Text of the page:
Hijacking others Bitcoins on the Lightning Network via zero day vulnerability

Specialists in a pentesting course have revealed the finding of a critical vulnerability in Lightning Network, a scale solution that aims to reduce costs and increase the speed of Bitcoin transactions. A developer working in Square’s cryptocurrency department revealed a potential attack system that allows funds to be withdrawn from lightning network.

According to the report circulating on the mailing lists of Lightning Network and Bitcoin developers, Matt Corallo, who was recently hired by Blockstream’s co-founder and Square’s cryptography department, revealed a potential attack vector present on Lightning Network.

Lightning Network was developed as a solution to the scaling problem, and aims to improve privacy and speed, as well as reduce costs on Bitcoin transactions. The development of this network is a process that has not stopped, although various security issues have also been identified, mentioning specialists from a pentesting course.

During a routine job on the Lightning Network, Corallo discovered a flaw that would theoretically allow a threat actor to withdraw funds on secure contracts (Hash Locked-Time contracts), which are smart contracts that allow parties to a transaction to confirm or deny the transaction. If no confirmation is received, the party in charge of sending the money may request a refund.

According to the pentesting course expert, the attack would allow the recipient of a transaction to prevent the party sending the money from being able to recover it if desired. Although Corallo offers several workarounds for this problem, these appear to be ineffective and complex to implement. Even so, the developer says this is not an urgently solving problem, as deploying an attack would also be complex.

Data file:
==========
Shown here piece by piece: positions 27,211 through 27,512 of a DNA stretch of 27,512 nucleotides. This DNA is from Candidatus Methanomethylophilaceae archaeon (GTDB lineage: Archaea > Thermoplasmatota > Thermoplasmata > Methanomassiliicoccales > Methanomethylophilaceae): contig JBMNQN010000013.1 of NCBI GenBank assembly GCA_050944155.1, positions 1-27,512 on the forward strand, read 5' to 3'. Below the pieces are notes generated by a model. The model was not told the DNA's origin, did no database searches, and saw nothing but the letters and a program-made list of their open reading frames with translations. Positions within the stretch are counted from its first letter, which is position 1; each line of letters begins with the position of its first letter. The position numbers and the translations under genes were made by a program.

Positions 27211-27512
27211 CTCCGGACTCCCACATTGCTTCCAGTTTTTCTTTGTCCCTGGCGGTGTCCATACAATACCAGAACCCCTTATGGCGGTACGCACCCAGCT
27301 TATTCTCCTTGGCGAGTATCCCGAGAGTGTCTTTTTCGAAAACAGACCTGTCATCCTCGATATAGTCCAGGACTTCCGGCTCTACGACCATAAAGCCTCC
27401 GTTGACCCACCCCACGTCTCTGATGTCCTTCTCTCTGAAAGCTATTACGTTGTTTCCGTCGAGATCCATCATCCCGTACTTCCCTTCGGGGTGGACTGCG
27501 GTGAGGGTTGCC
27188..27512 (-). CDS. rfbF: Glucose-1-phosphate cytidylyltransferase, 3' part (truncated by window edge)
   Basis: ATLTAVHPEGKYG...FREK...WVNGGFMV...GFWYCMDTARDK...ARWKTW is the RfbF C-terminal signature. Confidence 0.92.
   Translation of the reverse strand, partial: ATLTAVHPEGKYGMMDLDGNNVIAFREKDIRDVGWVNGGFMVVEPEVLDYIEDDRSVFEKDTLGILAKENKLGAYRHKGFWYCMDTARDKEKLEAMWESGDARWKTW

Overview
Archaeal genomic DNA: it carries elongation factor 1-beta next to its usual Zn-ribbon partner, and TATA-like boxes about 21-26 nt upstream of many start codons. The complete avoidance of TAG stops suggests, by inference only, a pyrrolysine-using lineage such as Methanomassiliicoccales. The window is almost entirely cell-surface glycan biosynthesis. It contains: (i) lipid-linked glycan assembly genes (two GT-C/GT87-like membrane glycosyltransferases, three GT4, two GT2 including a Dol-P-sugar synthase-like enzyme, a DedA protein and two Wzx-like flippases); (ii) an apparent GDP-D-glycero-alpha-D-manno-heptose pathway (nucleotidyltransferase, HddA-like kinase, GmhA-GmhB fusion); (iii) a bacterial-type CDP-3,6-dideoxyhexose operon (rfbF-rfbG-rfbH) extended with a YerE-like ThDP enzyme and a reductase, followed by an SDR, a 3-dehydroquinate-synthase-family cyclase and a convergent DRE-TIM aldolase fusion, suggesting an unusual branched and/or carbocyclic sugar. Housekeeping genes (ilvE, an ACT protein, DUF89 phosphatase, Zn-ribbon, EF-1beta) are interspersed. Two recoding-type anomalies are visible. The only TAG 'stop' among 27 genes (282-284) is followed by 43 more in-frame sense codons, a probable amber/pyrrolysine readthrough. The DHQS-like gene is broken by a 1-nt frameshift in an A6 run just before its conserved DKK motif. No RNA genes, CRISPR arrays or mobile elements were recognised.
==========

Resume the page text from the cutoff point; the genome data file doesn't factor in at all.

Finally, Corallo notes that other researchers have also found other security flaws on Lightning Network. After countless attacks on the network, researchers were able to detect transactions from transactions and senders and receivers.

A couple of months ago, a team of Blockstream developers collaborated on an investigation into lightning’s polling mechanisms to determine whether their processes could be exploited by threat actors to gain access to sensitive data about cryptocurrency transactions. After the investigation, the specialists determined that there are two possible attack variants:

  • A malicious actor, through an active probe, tries to determine the maximum amount that can be transferred through a connected target channel
  • A time attack that is triggered when a hacker tries to figure out how close the destination of a routed payment is really

For further reports on vulnerabilities, exploits, malware variants and computer security risks you can access the website of the International Institute of Cyber Security (IICS), as well as the official platforms of technology companies.